What is Phishing? And How does Phishing Work?

One must ask What is Phishing? Phishing is the act of luring individuals into divulging personal information by dangling some sort of tempting offer. Find out more about how phishing works by reading on.

Is Phishing a crime, or is it only a scam?

Fraudsters attempt to fool their victims into believing they are receiving an official message when they actually are receiving a scam email, phone call, or text message. Depending on the message, the receiver may be asked to supply a range of personal information, including banking and credit card details, login credentials, and passwords. Among other things, con artists can then utilise this information to get access to the financial accounts of their victims.

If you are not comfortable to understand phishing through reading, please watch this video: 

So What Is Phishing?

There were some people who found it lucrative to steal and resell American Online (AOL) passwords in the 1990s when the Internet was a hotbed of activity. Using emails that seemed to be sent by a bank or other well-known financial institution, these cybercriminals would “fish” for passwords.

The email would require the recipient to re-enter their account information, including passwords, for some phoney reason. Despite the fact that not everyone would succumb to this “bait,” some would. It was at this point that the term “fishing” for passwords was coined. As a nod to the old days of “phone phreaking,” the spelling of “phishing” was modified to “phishing.”

Also Read: 7 Ways To Avoid Getting Your Twitter Account Hacked

Why Would Someone Send Me a Phishing Email?

An email these days might be hard to identify if it is legitimate or a scam to get a hold of your personal information. Be on the lookout for certain telltale symptoms of a scammy email before you do anything.

  • You may receive emails claiming that you’ve won a vacation around the world, but this is a scam. When you’re in a state of euphoria, remember that the goal is to keep your mind off of your activities.
  • Phishers frequently use a time constraint or a limited supply to frighten you into acting without thinking before they get your personal information. Again, the goal is to arouse your emotions in such a way that you respond without considering the implications of what you’re being told.
  • The term “hyperlink trap” refers to a situation in which the hyperlink’s origin is incompatible with its intended destination. Hover your cursor over any link to check the relevant URL before clicking on it. It’s odd that the URL does not go to Google’s domain since the message claims to be from a respectable firm like that. Or why is the word “Google” misspelt?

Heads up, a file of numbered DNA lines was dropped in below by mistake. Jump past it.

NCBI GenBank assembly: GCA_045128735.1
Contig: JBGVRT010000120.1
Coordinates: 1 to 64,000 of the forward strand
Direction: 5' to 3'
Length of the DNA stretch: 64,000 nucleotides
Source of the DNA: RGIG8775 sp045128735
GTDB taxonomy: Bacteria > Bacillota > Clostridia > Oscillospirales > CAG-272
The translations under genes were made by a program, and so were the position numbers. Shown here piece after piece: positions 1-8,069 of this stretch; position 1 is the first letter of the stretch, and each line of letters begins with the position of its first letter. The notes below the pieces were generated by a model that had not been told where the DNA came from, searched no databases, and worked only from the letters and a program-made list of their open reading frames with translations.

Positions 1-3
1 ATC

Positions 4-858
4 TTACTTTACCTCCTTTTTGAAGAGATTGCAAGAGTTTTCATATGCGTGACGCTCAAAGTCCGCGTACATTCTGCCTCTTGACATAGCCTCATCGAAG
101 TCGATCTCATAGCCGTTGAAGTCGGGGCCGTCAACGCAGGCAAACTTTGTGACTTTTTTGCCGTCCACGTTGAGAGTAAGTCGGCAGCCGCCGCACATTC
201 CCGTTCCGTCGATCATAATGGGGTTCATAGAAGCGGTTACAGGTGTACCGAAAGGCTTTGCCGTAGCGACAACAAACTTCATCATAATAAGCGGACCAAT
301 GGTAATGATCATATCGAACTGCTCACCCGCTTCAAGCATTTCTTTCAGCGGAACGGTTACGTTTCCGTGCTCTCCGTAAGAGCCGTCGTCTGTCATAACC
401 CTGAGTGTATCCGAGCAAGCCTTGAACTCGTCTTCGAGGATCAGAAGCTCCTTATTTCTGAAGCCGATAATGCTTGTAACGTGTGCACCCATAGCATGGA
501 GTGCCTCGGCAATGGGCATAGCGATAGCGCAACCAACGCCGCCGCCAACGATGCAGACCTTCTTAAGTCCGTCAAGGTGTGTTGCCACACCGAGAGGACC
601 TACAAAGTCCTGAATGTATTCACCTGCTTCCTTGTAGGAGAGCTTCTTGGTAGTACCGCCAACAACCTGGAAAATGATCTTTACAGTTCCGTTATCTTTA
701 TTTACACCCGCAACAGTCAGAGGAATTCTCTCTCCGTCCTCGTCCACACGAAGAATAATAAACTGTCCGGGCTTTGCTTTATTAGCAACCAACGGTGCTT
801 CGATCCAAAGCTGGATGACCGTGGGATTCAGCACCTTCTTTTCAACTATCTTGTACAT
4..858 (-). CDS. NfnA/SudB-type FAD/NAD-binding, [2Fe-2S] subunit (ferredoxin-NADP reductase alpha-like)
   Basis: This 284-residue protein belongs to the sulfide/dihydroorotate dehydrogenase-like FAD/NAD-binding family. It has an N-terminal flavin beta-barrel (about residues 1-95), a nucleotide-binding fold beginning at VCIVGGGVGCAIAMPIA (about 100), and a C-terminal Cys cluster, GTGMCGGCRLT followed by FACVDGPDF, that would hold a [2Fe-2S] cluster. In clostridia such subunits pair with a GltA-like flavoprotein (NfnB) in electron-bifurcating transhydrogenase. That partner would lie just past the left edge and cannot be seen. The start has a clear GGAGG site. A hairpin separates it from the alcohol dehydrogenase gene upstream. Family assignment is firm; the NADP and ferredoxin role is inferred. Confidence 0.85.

• Phishing emails typically contain attachments that contain malware. Unknown senders should be on the lookout for files with extensions like EXE and.DOCM as well as others you don’t encounter on a regular basis. Do not open anything that does not make sense.

Is Phishing a Crime?

It is, without a doubt! Actual fraud occurs when a person purposefully deceives another person in order to obtain anything of value, whether it is financial or otherwise. It’s much the same on the internet. An email that pretends to be from a reputable source but is really designed to trick recipients into disclosing their personal information is fraudulent conduct that is against the law in most jurisdictions.

Is There Anything I Can Do to Prevent Phishing?

Here are a few tips to help you avoid phishing:

Use SPAM filters

If a communication appears suspicious, consider using SPAM filters. However, emails from reputable sources may be blocked on occasion.

Navigate the web safely

As a precaution, you may set up your browser to only open websites from trusted sources.

Use Strong Passwords

Avoid using the same password for several accounts by using passwords that are difficult to guess and changing them frequently.

Be cyber cautious in general

Always use caution while dealing with the internet: If a corporation requests your login credentials, phone them through a recognised genuine method to be sure they really need them.


In order to avoid phishing scams, large enterprises have the ability to adopt additional precautionary measures. An AI tool may be used to identify trends in data, execute phishing attack testing, and deploy different preventive mechanisms. Using DNS and IP history tools, for example, they may discover whether any of their IP addresses are linked to potentially harmful domains. To prevent URLs from being accessed, they can monitor domain and DNS registrations.

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